Freeman explains that the recommendations of the Human Rights Center focus on the two blackouts caused by Sandworm in 2015 and 2016 for legal and practical reasons: the two attacks have already been the subject of thorough investigation and have been attributed to Sandworm thanks to the investigative work carried out by the sector private and by governments. In October 2020, six members of the group were indicted by the United States Department of Justice on several charges, including blackouts. Cyber ​​attacks also occurred in the early years of the Russian war in Ukraine, during the fighting in the eastern region of the country, which makes it easier to argue that they occurred in the context of a military conflict and therefore constitute a war crime. Since no military operations were underway in western Ukraine or Kiev at the time of the blackouts, it is clear that the attacks had a civilian objective. Also, perhaps more importantly, the fact that they have had direct and obvious physical consequences makes it easier to equate them with the physical attacks that war crimes courts have pursued in the past.

Deterrence and Priorities If war crimes allegations can serve as a punitive measure to deter cyber attacks on critical infrastructure, it makes sense that they are now being leveled against a group like Sandworm, argues John Hultquist, who directs threat intelligence for cybersecurity firm Mandiant and which studied Sandworm for much of the decade.

On the other hand, Hultquist, a US war veteran who served in Afghanistan and Iraq, also wonders if that's right that cyber war crimes take precedence over traditional ones. "There is a clear difference between cyberattacks and attacks on the ground - he explains -. Cyber ​​attacks cannot have the same effects that can be obtained by bombing and deploying tanks on the streets".

Freeman agrees that any ICC war crime allegation against Sandworm should not divert attention from traditional war crimes. But ongoing war crimes investigations on the ground will likely take years to bear fruit. Freeman argues that prosecuting Sandworm for the 2015 and 2016 Russian cyberattacks, on the contrary, would be simpler, thanks to the evidence already gathered by security researchers and Western governments.

WiredLeaks, how to send us an anonymous report In United States, Sandworm cybercriminals are already the subject of allegations. Since last month, the country's State Department has provided a reward of up to ten million dollars for anyone who provides information that could lead to the capture of six members of the group. According to Freeman, however, convicting cybercriminals for war crimes would have a greater deterrent effect and could even aid in their arrest. Freeman notes that under the Rome Statute, 123 countries are required to contribute to the arrest of convicted war criminals, including some countries that have no extradition treaties with the United States, such as Switzerland and Ecuador, which otherwise could represent a safe haven for group members.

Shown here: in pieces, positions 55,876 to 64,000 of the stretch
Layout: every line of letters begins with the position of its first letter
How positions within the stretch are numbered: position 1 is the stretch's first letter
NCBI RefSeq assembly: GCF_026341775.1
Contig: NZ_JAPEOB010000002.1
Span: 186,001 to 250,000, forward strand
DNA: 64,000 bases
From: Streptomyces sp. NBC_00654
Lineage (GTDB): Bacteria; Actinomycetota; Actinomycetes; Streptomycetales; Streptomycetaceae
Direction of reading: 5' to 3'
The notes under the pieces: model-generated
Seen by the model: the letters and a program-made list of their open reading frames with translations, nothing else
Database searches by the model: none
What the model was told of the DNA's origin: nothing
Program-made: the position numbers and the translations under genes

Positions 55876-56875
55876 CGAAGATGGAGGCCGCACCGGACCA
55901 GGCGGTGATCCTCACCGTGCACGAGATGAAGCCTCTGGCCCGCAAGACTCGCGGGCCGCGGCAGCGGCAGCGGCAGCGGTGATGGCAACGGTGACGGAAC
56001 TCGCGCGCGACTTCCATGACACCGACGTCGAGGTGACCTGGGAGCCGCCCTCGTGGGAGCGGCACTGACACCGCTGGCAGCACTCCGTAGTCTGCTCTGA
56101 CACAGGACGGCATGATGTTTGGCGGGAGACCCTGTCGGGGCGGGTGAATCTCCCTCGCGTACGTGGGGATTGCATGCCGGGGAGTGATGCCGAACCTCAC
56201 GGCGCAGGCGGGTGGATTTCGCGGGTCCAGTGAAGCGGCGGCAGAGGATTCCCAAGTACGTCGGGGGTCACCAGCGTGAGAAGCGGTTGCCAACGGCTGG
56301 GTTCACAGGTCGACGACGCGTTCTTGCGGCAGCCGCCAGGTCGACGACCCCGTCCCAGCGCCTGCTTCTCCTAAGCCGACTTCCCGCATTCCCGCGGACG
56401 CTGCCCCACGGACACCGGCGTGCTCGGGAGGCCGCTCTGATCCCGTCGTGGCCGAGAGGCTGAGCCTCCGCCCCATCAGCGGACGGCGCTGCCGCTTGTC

Even if prosecutors of the International Criminal Court were to file war crimes charges against Sandworm for blackouts, there would still be some legal hurdles to overcome, says Bobby Chesney, director of the Strauss Center for International Security and Law at the University of Texas Law School. It would be necessary to convince the court that the attacks took place in a context of war, for example, and that the power grid was not a military target, or that the attacks disproportionately affected civilians.

Although there is no precedent among the cases handled by the International Criminal Court, the idea of ​​extending international warfare laws to cyber attacks that have physical repercussions is still an easy argument to embrace.

"Everything you need to do is to ask: 'What if the Russians had planted bombs in electrical substations to achieve the same effect? Is it a war crime? ' The question is the same ”, explains Chesney, who compares the new" cyber sphere "of warfare to other forms of conflict, such as the air and submarine one, which although in the past they represented new ways of warfare have nevertheless been subject to international law.

The cyber sphere remains different, however, says Freeman, in that it has no borders and allows attackers to reach the entire world immediately, regardless of distance. That is why it is even more urgent to bring Russia's most dangerous cybercriminals to justice. "Sandworm is always active and continually carries out serious attacks that go unpunished - explains Freeman -. It represents an incredibly serious danger, which puts the whole world at the forefront of this conflict".

This article originally appeared on sportsgaming .win US.